For these governments who continually engage in war and witness death so frequently it is difficult for them to become sensitive to their people dying from hunger. Every penny spent on war means one less for development programs and strategic policies to combat and prevent famines.

  1. Is Biological Pest Control Better Than Chemical Control?

    Herbicides have had a great effect on ecosystems throughout the world. Weeds are the food of many primary consumers. There are many instances where not only have the weeds disappeared but so have primary consumers, such as butterflies, which depend on them.

  2. To what extent was the iron industry 'transformed' between 1750-1830?

    �2.00 a tonne (C.K Hyde), and therefore the innovation was slow to be adopted until this time. As late as the turn of the century, Britain was still importing a massive 53,000 tonnes of iron from Sweden (Mitchell and Deane), and imported materials still remained of a much higher quality,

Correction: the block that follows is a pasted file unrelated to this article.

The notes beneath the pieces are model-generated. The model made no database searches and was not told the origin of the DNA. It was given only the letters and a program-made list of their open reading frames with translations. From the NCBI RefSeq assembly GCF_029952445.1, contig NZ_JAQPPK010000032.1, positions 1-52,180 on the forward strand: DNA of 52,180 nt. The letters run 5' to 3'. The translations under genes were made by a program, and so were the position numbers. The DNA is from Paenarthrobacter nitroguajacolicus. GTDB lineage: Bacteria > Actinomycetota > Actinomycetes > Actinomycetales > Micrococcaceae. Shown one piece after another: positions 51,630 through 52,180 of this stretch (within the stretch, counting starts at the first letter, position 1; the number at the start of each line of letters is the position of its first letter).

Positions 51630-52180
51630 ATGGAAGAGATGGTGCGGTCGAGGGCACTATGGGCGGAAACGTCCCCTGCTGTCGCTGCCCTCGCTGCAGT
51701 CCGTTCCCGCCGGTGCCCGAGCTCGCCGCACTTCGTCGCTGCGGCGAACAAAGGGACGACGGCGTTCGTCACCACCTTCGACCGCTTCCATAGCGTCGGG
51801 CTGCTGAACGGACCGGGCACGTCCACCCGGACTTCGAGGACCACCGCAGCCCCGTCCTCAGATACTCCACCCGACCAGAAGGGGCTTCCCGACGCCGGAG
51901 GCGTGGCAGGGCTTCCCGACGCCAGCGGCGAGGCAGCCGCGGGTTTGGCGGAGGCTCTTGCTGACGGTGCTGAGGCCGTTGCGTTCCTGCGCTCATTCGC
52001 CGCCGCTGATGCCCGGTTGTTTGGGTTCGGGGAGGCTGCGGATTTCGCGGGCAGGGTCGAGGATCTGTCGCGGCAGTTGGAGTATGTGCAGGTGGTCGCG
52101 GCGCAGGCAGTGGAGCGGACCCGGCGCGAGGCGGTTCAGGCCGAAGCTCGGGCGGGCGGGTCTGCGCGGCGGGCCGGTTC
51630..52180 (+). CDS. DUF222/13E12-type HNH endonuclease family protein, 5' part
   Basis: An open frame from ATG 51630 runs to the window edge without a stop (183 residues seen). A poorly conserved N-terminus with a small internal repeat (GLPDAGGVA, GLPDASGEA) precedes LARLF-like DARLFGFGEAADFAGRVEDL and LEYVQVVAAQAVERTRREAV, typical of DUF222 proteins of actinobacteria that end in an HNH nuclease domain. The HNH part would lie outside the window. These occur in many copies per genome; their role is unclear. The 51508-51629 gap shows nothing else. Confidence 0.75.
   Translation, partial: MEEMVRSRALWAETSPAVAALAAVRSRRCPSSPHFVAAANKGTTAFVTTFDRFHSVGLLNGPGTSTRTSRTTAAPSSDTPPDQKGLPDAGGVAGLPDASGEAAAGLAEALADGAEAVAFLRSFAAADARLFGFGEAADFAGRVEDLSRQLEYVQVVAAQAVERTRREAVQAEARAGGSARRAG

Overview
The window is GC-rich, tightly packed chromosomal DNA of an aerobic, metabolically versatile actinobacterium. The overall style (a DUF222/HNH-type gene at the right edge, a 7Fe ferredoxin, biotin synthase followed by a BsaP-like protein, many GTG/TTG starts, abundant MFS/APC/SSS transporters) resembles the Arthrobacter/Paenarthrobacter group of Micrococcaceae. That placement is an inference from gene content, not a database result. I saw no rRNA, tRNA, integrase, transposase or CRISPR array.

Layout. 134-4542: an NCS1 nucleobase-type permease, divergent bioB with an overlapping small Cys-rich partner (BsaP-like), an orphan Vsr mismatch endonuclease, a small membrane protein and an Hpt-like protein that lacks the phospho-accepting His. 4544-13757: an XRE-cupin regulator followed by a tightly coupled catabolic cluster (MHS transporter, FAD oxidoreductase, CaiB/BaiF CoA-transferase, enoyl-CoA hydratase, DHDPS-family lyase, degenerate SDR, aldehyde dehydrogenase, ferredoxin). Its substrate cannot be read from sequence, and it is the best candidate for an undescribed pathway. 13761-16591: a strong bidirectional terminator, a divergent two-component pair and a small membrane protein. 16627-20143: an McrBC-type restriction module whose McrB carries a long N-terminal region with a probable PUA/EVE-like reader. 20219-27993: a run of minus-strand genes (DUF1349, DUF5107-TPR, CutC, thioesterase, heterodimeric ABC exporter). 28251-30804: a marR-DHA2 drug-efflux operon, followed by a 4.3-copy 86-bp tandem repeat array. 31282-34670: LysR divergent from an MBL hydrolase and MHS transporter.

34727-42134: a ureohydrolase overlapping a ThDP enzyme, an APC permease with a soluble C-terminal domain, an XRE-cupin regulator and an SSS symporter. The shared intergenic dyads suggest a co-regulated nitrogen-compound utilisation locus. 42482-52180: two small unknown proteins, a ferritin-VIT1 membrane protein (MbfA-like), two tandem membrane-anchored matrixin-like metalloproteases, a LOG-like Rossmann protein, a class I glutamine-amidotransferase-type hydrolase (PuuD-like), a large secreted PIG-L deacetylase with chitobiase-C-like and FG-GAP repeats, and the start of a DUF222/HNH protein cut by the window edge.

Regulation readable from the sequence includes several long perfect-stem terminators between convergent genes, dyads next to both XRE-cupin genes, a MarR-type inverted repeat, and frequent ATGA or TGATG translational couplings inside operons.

1. Is biological pest control better than chemical pest control?

    Another way in which aphids can effect crops are, that as the aphids suck in the sap if that crop was diseased they could pick up the disease or virus and then go suck on another plant which would then pass the disease or virus on, which would spread the

  2. "The expansion of heavy industry from c1850 was the key point in making Britain ...

    great impact, as the labour productivity only increased by a few percent over the 64-year timespan. However impressive the growth of certain branches of production, the overall performance of the British economy during the period 1850-1914 that emerges from recent numerical exercises has appeared modest: a few percent per year

  • Over 160,000 pieces
    of student written work
  • Annotated by
    experienced teachers
  • Ideas and feedback to
    improve your own work